I have tried to understand the Cooley Tukey Algorithm for some time. I read many articles and watched some videos like these:
(Source: YouTube)
First my background: I know how the normal Fourier Transform, the DFT, Laplace and so on work. I would be able to explain them to other people and have no problems with complex numbers. I programmed the DFT many times and was able to program a Spectrum-Analyzer where you put in an audio file and it outputs a spectrogram. (Just by using DFT but very limited Frequency range) I use Python. Here is an example DFT in Python:

import numpy
import matplotlib.pyplot

frequency = 4
samples_power = 6
f_min = 0
f_max = 10

samples = 2**samples_power
signal = numpy.sin(frequency*2*numpy.pi*numpy.linspace(0,1,samples))

f, t = numpy.meshgrid(numpy.linspace(f_min,f_max,samples) ,numpy.linspace(0,1,samples))
n = f*t

dft_matrix = 1/numpy.sqrt(numpy.shape(n)[0])*numpy.power(numpy.e,-2*numpy.pi*1j*n)

dft = numpy.sum(signal*dft_matrix,axis=1)
amplitude = numpy.abs(dft)
phase = numpy.arctan(dft.imag/dft.real)

matplotlib.pyplot.xlabel("Frequency (Hz)")
matplotlib.pyplot.ylabel("Energy / Amplitude")

But this gets very slow very soon. I want to learn how the FFT works, so that I can use it. What I know about it, that is has something to do with the "nth root of unity". And even and odd indexes are separated into two separate matrices. There are some redundancies in the DFT, if you analyze just integer frequencies. They are all at 0 in the middle. Even and odd frequencies also cross zero on different fractions. And the Cooley-Tukey-Algorithm/FFT makes use of it.

What I dont understand:
-the connection between all these things (zero points on different fractions, even and odd, nth root of unity ...)
-what seperating even and odd indexes does
-what axis is split into even and odd and what happens with the other because everyone seems only to be talking about one axis.
-what points are not used in the smaller matrices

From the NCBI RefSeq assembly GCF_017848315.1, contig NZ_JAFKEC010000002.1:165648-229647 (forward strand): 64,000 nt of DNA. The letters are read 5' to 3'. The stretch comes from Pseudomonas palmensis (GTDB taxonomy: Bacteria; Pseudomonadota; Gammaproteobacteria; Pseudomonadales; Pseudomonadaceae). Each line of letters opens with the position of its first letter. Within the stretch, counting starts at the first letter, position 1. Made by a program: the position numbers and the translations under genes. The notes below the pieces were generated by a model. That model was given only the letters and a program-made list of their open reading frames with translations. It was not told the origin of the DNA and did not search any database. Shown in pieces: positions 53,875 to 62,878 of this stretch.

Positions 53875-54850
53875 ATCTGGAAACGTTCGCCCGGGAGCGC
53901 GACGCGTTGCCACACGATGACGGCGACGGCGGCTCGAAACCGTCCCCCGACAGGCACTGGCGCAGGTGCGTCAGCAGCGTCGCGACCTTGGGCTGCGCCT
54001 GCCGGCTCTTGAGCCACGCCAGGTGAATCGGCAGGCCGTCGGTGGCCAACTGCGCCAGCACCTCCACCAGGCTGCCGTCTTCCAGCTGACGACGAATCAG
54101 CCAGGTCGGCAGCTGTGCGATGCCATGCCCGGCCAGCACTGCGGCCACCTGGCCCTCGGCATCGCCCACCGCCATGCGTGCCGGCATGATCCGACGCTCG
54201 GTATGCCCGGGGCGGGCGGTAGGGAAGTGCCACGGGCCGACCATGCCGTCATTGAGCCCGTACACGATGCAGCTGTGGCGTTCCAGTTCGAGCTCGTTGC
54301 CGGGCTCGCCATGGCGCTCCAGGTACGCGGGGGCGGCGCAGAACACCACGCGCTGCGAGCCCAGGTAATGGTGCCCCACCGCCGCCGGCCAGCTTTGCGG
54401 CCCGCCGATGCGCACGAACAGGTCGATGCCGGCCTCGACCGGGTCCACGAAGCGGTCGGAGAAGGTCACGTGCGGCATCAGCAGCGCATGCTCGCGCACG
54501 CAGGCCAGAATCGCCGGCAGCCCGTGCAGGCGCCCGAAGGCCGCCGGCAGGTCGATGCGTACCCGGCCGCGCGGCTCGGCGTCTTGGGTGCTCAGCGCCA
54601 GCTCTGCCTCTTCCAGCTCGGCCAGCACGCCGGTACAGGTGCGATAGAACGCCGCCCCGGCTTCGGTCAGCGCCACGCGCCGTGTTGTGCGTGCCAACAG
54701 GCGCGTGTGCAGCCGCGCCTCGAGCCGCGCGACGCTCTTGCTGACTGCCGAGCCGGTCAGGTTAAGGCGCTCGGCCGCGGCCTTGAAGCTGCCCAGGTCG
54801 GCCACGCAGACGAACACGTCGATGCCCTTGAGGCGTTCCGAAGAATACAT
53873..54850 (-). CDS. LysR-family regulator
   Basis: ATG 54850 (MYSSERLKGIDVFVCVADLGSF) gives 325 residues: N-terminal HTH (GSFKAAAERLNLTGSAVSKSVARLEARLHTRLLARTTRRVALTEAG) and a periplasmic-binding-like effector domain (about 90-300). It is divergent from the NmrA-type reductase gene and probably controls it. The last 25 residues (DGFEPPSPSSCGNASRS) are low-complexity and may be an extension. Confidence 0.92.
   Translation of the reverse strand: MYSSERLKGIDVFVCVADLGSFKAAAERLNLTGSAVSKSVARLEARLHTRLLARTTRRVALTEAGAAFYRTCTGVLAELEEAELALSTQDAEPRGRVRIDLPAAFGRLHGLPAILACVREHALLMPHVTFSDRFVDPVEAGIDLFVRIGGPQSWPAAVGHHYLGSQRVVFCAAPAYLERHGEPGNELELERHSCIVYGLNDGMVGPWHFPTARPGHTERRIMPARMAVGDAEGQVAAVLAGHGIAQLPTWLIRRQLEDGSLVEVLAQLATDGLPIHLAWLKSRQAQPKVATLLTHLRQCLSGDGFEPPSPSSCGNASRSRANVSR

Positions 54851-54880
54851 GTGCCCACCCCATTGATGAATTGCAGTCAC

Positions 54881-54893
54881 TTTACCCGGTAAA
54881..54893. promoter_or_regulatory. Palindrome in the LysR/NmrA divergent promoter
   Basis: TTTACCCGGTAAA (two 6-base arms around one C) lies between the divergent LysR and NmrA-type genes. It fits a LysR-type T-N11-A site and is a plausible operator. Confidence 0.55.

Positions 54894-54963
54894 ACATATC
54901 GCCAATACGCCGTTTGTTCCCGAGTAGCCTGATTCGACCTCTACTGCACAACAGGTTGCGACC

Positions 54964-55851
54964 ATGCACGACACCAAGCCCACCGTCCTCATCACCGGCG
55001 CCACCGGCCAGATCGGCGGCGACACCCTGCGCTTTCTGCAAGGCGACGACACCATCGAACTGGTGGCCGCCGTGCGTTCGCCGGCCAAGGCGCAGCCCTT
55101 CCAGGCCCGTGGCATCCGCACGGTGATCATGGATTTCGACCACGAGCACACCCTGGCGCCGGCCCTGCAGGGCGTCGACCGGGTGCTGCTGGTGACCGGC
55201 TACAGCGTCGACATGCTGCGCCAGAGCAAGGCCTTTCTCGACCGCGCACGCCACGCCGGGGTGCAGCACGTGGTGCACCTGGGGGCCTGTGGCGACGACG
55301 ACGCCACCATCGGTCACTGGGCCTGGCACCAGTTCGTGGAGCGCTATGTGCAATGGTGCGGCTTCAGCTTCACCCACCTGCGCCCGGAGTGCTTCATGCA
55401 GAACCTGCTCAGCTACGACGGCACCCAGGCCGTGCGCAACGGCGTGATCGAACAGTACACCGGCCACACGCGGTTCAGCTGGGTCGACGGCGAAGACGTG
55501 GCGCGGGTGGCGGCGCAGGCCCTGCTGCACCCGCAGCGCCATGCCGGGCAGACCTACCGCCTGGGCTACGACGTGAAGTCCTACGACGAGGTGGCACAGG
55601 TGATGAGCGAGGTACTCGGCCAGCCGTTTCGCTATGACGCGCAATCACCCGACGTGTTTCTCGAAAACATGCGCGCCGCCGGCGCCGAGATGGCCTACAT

-if the even and odd matrices are multiplied with the even and odd indexes of the signal
-what operations have to be done with the two resulting vectors to get the output
-what frequencies are used/allowed and if they have to be in a specific order

How does the Cooley Tukey Algorithm Work?

I need it explained in right order with logical connections and as much detail as possible (especially in Math). I would appreciate it, if someone could do that. Thanks for the answers in advance!

  • $\begingroup$ Welcome to MSE! You seem to be asking a few questions, and it's preferable to ask one question at a time. By providing clarity, you help the potential responders to your question give you the best help you need. Please use the meta read and enhance your question. $\endgroup$
    – Jessie
    Mar 5, 2021 at 12:47
  • $\begingroup$ I will try it. But it will take some time. $\endgroup$ Mar 5, 2021 at 12:51
  • $\begingroup$ Is it better now? I changed the "many questions" into short explanation what I dont understand. $\endgroup$ Mar 5, 2021 at 13:03

2 Answers 2


I think the FFT trick becomes obvious once you notice that the DFT of $x(n)1_{2|n}$ (setting to $0$ the odd samples, assuming the signal has even length $N$) is $\frac{X(k)+X(k+N/2)}2$, the DFT of $x(n)1_{2\ \nmid\ n}$ is $\frac{X(k)-X(k+N/2)}2$.

So we can compute the (length $N/2$) DFT of $x(2n)$ and $x(2n+1)$ separately and mix them at the end.

In practice it is a bit more complicated (when $N$ isn't a power of $2$, and there are also some optimizations to compute the $N$th roots of unity) but the idea is there.

  • $\begingroup$ can you help me understand this part? : x(k)+x(k+n/2)/2 or odd part. @reuns $\endgroup$
    – badcode
    Aug 28, 2021 at 9:49

I found a great Video on Youtube from a German University:
(don't really need audio because the drawings are self-explaining, but you can use subtitles if you want)
And this lecture from Rensselaer Polytechnic Institute:
(Source Youtube)

Now I know what the missing puzzle piece was. It is the "Twiddle Factors" or how you want to call them. I didn't know three things:

  1. Why you need them at all
  2. Why they are power of $k$
  3. What happens with the other side of the Matrix

The German guy explains it very good by drawing the DFT-Matrix.

Why do you need them?
-> Because you can just calculate the DFT of the even rows and by multiplying it with $W_N^k$ you get the odd rows for "free"

Why are they a Power of $k$?
-> The further right you look at the DFT-Matrix, the bigger the $W_N^{kn}$ gets, and the twiddle factors have to get bigger too

What about the other side?
-> In even row's the other side is the same, and in odd row's it's the opposite. If you would calculate an $N=8$ Matrix this would mean that for as an example the first row (even, in the 8x8) you add samples 0 to 3 and 4 to 7 and then multiply the length-4 vector by the first row of the 4x4 Matrix and you have just calculated the first frequency. For the odd rows (in the 8x8), you would subtract samples 0 to 3 - 4 to 7 and multiply the resulting length-4 vector by the twiddle factors. Then multiply the vector by the first row of the 4x4 and suprise, you just got the the second frequency.

It is so easy, you just need the right teacher. And in the Internet it is really hard to find someone who's explaining something the way you understand it. Thankfully I did.


Your Answer

By clicking “Post Your Answer”, you agree to our terms of service, privacy policy and cookie policy

Not the answer you're looking for? Browse other questions tagged or ask your own question.